Hi, I’m Tony. I’m a baby boomer. I’m also the father of two wonderful millennial children who turned out to be outstanding young men, despite my parenting. I’m going to provide my perspective on millennials.
In recent years, much has been written about the inability to
understand the millennials (generation Y). About how they’re some
extremely complex and aberrant generation, as though they have
a DNA code of no other. I call BS! It’s like needles being poked in
my eye every time I hear or see someone mocking or complaining
about the “Yers.” I call them the Yers because they justly ask “why”
often. They ask, “Why do it that way?” They ask, “Why is it right?”
They ask questions to better understand the world around them.
The judgments aggravate me as they are very inaccurate generalizations of that generation. It amazes me that the baby boomer
generation is so hypocritical with their perspective of Yers. Boomers were ostracized by their parents’ generation for being different,
for embracing social justice, diversity, and environmental conservation as values of our youth. We didn’t like being pigeonholed as
dirty, drug-crazed hippies ruining the country. Now, boomers are
doing almost the same thing to Yers, handing out generous portions of dogmatic propaganda as the truth based on a few generalized characterizations, without supporting data and validation.
My perspectives are outlined in the following commentary. Let’s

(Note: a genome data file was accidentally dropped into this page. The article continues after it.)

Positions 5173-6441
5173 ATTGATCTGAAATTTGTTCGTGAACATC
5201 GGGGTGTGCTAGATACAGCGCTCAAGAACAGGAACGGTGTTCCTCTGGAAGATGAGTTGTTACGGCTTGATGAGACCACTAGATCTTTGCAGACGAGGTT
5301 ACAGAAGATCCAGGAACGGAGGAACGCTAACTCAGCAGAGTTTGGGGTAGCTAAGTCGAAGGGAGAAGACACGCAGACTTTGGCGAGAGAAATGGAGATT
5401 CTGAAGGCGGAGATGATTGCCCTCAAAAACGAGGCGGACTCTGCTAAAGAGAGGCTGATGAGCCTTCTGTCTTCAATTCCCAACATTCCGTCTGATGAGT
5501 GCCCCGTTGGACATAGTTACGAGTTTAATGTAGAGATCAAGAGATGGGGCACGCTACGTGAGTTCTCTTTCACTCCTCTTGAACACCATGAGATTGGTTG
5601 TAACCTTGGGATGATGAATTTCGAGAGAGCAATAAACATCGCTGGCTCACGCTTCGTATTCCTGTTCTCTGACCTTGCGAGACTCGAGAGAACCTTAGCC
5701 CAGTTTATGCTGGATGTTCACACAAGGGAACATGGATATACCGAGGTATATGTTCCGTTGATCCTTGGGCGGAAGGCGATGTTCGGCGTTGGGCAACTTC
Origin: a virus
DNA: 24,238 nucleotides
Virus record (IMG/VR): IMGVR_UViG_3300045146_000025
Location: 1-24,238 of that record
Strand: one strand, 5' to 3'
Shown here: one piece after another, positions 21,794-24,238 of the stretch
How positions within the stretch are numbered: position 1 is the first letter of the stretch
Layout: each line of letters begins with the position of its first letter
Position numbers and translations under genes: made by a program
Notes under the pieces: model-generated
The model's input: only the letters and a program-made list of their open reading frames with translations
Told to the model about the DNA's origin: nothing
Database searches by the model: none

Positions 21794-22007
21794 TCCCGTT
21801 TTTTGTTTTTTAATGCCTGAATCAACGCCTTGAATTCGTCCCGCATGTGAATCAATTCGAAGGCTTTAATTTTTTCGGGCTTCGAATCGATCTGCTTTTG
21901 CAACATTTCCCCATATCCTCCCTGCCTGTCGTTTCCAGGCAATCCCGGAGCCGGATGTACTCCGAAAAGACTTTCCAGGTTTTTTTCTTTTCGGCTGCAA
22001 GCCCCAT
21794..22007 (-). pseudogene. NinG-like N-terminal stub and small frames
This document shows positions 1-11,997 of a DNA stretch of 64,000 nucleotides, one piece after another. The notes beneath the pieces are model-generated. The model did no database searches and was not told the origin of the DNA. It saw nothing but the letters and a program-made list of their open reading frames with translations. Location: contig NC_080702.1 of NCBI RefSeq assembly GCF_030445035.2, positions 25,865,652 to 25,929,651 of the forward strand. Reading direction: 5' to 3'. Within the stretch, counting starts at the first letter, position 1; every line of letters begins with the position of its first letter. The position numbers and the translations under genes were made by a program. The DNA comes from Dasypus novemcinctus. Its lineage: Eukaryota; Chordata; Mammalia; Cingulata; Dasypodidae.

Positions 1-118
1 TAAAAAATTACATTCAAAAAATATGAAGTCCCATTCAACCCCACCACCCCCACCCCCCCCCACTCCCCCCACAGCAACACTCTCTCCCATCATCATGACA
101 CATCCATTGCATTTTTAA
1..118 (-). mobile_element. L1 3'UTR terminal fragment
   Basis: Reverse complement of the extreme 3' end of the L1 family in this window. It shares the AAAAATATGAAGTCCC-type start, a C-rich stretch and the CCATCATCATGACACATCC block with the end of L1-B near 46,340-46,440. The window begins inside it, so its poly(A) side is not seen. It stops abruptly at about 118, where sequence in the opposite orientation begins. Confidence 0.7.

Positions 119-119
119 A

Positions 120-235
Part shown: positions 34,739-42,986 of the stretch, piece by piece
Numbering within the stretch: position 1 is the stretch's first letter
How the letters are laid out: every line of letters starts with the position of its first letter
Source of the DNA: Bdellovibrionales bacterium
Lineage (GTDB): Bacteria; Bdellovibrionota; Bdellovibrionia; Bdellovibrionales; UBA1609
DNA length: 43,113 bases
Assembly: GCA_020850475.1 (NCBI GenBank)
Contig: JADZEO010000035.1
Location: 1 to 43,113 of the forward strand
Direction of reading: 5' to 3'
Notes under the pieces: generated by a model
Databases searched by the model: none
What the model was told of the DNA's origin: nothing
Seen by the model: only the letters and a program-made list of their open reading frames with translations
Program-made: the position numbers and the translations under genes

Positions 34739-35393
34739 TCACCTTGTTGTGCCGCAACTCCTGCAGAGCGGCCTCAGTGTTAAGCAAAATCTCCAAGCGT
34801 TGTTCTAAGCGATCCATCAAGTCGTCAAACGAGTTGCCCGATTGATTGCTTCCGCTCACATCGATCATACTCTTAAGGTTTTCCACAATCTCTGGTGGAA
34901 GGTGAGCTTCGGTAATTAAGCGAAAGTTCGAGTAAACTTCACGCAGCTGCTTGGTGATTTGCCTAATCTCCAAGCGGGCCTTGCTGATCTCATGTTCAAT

examine them through Dr. Morris Massey’s well-researched perspective, “What You Are Is Where You Were When.” The basis of
this research is three periods in a person’s life, which he defines as:
1. The Imprint Period.
2. The Modeling Period.
3. The Socialization Period.
In addition, Massey also advises we are forever impacted by the
overall influences experienced by a generation (i.e., the “What You
Are Is Where You Were When” concept) as well as “Significant
1. The Imprint Period. Up to the age of seven, we are like sponges,
absorbing everything around us and accepting much of it as true, especially when it comes from our parents. The confusion and blind belief
of this period can also lead to the early formation of trauma and other
deep problems. The critical thing here is to learn a sense of right and
wrong, good and bad. This is a human construction that we nevertheless often assume would exist even if we were not here (which is an
indication of how deeply imprinted it has become).
The Yers were born between 1982 and 1995. Who were their
parents? Mostly baby boomers who were transitioning from high
Millennials from a Morris Massey perspective
BY ANTHONY CORREIA
The Yers” “
Look beyond the technology and
social media. (Photo by Pixabay.)